A Call to Action: Deworming Needs in Latin America and the Caribbean

Child infected with a STH.

Washington, D.C. – A new report released today by the Global Network for Neglected Tropical Diseases, an initiative of the Sabin Vaccine Institute, highlights theimpact that a small group of neglected diseases are having on children in the Americas and presents concrete policy recommendations that can lead to significant progress in achieving several Millennium Development Goals in the Americas by 2015.

Entitled A Call to Action: Addressing Soil-transmitted Helminths in Latin America and the Caribbean, the report was developed in partnership with the Pan American Health Organization and the Inter-American Development Bank. The findings shed light on the health and economic toll imposed on at-risk populations by three types of parasitic intestinal worms, known collectively as soil-transmitted helminths (STH).

At least 46 million children in the Americas, or nearly 20% in the region, are at risk of becoming infected by these parasites. Infection often leads to chronic malnutrition, impairment of physical and cognitive development, and traps vulnerable populations in a cycle of poverty.

The good news is that highly cost-effective, proven interventions exist to treat intestinal parasites and many governments in the Latin American and Caribbean region already are conducting deworming campaigns. To address program gaps, deworming interventions can be easily integrated into various existing programs that many countries and their partners are already implementing in health, nutrition, immunization, education, water and sanitation, and income support.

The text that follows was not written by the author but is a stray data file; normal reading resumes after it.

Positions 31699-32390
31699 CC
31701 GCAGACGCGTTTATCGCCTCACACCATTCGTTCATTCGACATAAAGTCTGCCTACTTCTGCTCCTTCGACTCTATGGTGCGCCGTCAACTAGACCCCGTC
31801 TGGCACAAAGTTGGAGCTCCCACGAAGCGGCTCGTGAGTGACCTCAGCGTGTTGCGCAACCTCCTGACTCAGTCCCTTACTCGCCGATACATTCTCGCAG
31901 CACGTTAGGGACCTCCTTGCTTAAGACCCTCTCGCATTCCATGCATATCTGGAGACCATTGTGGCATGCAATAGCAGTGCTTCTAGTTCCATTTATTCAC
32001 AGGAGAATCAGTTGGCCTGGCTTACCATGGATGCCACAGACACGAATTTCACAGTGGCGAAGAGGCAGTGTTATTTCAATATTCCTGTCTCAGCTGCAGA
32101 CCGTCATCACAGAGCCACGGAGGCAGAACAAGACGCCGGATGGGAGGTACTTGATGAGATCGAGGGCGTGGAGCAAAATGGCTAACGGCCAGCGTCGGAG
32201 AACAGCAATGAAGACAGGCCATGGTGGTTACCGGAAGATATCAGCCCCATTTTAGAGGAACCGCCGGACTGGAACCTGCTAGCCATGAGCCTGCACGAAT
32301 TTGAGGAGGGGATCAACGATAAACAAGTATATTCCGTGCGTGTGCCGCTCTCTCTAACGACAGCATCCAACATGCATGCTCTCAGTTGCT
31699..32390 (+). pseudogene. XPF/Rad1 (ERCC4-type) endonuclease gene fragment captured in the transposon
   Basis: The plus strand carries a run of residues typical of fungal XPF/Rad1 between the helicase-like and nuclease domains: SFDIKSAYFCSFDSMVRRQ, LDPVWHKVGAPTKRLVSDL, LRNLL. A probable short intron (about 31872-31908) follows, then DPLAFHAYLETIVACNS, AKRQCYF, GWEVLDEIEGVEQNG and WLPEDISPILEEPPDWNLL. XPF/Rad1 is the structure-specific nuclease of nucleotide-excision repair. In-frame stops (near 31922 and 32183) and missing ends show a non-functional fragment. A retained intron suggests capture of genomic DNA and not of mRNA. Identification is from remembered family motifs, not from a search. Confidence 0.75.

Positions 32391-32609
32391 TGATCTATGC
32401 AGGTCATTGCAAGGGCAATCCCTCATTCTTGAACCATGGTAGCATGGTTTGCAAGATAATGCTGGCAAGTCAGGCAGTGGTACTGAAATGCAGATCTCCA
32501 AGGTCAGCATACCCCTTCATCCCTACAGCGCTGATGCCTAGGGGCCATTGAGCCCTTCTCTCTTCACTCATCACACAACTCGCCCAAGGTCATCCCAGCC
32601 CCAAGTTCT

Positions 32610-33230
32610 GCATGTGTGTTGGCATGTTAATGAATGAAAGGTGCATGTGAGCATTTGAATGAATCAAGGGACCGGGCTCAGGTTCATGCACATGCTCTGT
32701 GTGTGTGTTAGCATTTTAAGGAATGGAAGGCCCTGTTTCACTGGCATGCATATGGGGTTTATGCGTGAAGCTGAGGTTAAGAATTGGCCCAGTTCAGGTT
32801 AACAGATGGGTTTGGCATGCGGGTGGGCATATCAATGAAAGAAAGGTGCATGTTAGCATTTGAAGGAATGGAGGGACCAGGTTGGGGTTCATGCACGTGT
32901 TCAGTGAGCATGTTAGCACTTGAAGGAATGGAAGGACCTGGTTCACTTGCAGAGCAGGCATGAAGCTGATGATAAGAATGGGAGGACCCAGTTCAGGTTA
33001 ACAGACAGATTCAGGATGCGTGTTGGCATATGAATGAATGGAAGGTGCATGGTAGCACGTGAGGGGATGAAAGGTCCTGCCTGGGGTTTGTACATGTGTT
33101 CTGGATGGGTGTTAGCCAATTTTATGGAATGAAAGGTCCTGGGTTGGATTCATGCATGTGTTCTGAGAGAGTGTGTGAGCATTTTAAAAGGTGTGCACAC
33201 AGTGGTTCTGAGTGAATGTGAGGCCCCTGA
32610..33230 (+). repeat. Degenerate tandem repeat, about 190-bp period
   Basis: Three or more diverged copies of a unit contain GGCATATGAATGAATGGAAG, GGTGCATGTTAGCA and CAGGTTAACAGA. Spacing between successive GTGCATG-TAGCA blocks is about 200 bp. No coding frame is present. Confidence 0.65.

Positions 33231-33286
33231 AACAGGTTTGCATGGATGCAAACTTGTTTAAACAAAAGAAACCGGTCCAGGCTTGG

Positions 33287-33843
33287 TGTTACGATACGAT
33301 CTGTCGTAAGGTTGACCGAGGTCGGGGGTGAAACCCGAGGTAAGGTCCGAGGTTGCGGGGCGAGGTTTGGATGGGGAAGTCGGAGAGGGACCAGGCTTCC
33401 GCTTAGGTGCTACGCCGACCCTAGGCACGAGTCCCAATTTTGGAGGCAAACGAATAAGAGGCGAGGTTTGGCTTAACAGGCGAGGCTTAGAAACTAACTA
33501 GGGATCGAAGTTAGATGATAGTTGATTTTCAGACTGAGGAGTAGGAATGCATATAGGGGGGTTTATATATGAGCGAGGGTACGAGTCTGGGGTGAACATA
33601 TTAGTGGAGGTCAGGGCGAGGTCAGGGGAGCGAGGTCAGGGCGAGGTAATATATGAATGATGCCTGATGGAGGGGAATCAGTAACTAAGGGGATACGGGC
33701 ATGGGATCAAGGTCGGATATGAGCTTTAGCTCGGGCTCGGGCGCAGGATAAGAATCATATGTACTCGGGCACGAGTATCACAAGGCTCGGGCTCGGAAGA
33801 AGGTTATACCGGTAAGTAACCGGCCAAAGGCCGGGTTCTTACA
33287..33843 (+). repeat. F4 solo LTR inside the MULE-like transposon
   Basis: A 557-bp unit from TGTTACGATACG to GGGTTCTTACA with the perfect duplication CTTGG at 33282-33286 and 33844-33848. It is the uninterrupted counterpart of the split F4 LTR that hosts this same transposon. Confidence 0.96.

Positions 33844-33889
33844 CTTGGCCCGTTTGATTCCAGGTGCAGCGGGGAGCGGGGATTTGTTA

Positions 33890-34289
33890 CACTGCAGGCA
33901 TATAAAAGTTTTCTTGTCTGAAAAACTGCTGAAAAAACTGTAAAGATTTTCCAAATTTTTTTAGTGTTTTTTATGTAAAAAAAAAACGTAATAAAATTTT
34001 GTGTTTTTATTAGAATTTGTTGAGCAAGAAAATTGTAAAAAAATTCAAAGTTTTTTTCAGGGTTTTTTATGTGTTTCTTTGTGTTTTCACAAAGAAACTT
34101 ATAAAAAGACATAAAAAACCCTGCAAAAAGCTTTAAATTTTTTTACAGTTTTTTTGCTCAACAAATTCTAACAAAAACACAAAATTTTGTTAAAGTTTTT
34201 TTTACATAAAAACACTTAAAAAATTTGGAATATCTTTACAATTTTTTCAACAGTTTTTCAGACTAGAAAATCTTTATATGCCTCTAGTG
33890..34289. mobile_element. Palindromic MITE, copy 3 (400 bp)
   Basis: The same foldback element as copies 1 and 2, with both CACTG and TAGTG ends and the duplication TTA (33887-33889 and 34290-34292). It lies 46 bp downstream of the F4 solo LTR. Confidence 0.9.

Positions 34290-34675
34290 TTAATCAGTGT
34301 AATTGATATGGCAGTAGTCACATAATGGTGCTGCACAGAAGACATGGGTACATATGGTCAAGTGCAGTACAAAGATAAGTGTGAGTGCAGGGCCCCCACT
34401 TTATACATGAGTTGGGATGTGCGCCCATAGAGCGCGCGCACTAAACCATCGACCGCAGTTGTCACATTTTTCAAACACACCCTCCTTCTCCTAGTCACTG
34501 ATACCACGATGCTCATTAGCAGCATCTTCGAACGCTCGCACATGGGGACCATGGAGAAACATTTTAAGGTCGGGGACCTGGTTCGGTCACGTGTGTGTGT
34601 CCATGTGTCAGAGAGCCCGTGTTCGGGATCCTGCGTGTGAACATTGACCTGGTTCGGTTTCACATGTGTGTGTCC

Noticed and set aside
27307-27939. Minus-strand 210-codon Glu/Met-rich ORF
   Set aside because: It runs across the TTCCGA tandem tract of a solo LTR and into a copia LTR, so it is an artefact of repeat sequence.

The report outlines key recommendations for treatment against intestinal parasites that governments and key stakeholders of the Americas can include in their portfolios of activities as they seek to develop future programs and partnerships.

These recommendations are broken down into four areas:

1. Developing National Deworming Policies and Plans of Action;

2. Bundling Mass Treatment against Worms with Other Health Care Delivery Systems;

3. Leveraging National Social Welfare Campaigns, the Private Sector, Government Benefit Programs, and Community Mobilizations; and,

4. Mobilizing Political and Social Leadership.

Other key findings from the report include:

  • Controlling and eliminating NTDs in Latin America and the Caribbean is achievable. Deworming treatment is cheap, safe, and effective. It can be easily integrated into existing health interventions in a sustainable way for little additional cost.
  • Children are most often infected between the first and third year of their lives. The parasites undermine the cognitive development of young children: they diminish the ability to learn,increase memory loss and lower IQ levels. By treating these diseases once or twice a year, countries in the Americas could begin to:
  • rid millions of children from the burden of these diseases;
  • significantly improve their quality of life; and,
  • increase their potential and future socioeconomic development through better educational performance.

For media comments or additional information on the report, please contact: Anjana Padmanabhan, 202-621-1688, Anjana.padmanabhan@sabin.org

The full Latin America and Caribbean report on soil-transmitted Helminths can be found on the Global Network website, at the bottom of the linked announcement.

About Anjana Padmanabhan

Anjana Padmanabhan is a communications officer and manages all the social media accounts for the Global Network for Neglected Tropical Diseases including the "End the Neglect" blog.

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